The Thesis Whisperer is a blog newspaper dedicated to the topic of doing a thesis and is edited by Dr Inger Mewburn, Director of research training at the Australian National University.
Would you like to write for the Whisperer? Here’s what we aim to do:
We want to be concise. PhD students have to do a lot of reading so no posts will be longer than 1000 words
We want to learn from people’s stories about doing a research degree – but we don’t need to hear about your topic. There’s enough journals out there for that.
We are not a ‘how to’ guide to doing a thesis, but we are happy to dish out practical tips and techniques that work for us.
We don’t want to just talk about writing – successfully finishing a thesis or dissertation is about more than that. But we don’t want to be sued, so we are going to always keep it nice.
We want to stimulate conversations so our posts will always be opinionated, hopefully without being obnoxious.
We want to hear your voice. Doing a thesis can take the fun out of anyone’s writing. This is a place you can relax because there is no examiner watching.
We can’t pay you. But we promise to never rip off your work and present it as our own. If you want to write for us it is because you have an urge to share your experience and help others so it may travel further than you think (note the licensing arrangements below).
Interested? Email email@example.com, preferably with a sample piece of less than 1000 words. Please note: I only accept posts from people who have had the experience of doing a PhD, or working in a professional capacity with research students. We do not accept posts from professional marketing bloggers. If you want to suggest a post or ask a question – visit our feedback page.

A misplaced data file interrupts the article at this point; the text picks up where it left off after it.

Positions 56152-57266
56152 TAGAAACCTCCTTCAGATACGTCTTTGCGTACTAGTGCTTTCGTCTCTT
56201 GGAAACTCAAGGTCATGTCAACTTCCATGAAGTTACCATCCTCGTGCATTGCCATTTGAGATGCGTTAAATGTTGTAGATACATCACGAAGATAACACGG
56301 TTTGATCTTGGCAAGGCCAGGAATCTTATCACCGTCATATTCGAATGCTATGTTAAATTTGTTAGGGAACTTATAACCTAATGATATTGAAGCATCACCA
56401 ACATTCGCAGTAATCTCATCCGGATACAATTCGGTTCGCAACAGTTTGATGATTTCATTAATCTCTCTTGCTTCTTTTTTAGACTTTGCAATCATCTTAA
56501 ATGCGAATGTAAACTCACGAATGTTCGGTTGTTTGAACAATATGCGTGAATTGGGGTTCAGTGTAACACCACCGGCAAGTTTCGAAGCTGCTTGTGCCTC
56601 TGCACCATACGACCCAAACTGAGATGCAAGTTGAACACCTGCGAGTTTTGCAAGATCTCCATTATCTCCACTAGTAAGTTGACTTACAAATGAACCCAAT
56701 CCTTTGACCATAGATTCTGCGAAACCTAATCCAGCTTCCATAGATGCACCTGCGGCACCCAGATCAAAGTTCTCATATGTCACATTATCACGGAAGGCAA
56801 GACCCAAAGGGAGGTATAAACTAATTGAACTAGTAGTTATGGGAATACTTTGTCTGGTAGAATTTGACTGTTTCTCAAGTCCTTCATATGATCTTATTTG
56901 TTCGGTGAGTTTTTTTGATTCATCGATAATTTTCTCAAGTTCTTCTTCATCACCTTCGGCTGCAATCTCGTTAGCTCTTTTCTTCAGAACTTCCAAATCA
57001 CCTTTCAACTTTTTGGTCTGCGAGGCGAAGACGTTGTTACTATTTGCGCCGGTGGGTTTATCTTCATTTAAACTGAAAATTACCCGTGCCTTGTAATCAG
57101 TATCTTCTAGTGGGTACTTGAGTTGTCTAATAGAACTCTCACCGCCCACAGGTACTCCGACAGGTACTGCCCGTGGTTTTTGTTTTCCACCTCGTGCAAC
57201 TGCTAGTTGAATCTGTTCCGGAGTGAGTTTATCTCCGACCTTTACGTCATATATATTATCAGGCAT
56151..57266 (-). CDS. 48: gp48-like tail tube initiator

Want to use our material? You are free to reproduce any posts from the Whisperer through the Creative Commons “Attribution-non commercial-sharealike” license. Most of the photos on this site are copyright free and sourced from Morguefile.
Who is Inger?
I am currently the Director of Research Training at The Australian National University where I am responsible for co-ordinating, communicating and measuring all the centrally run research training activities and doing research on student experience to inform practice.
Aside from editing and contributing to the Thesis Whisperer, I write scholarly papers, books and book chapters about research student experiences, with a special interest in the digital practices of academics. I am a regular guest speaker at other universities and do occassional media interviews. Some details of these other activites are below. For further information, view my About Me page or contact me by email on firstname.lastname@example.org. For more details on my scholarly work please visit my Google Scholar page.
I often visit other universities and do workshops on publishing, writing, social media and presentation skills: if you are interested, please send me an email.
Charles Sturt University faculty of education research week, NSW, 2011
Sydney University nursing school research week, Sydney, 2011 and 2013
SPIRES conference on Social Issues in Research Spaces, Edinburgh, April 2012
Manchester University GRAD school, Manchester, 2012
Personal Learning Environment conference, Melbourne, 2012
CRIG forum on Open publishing models, Melbourne University, 14/09/2012
Creative Industries Conference, QUT, Tuesday the 30th of October 2013
Swinburne Students conference, Friday the 9th of November
Macquarie University Student conference, Tuesday the 13th of November 2012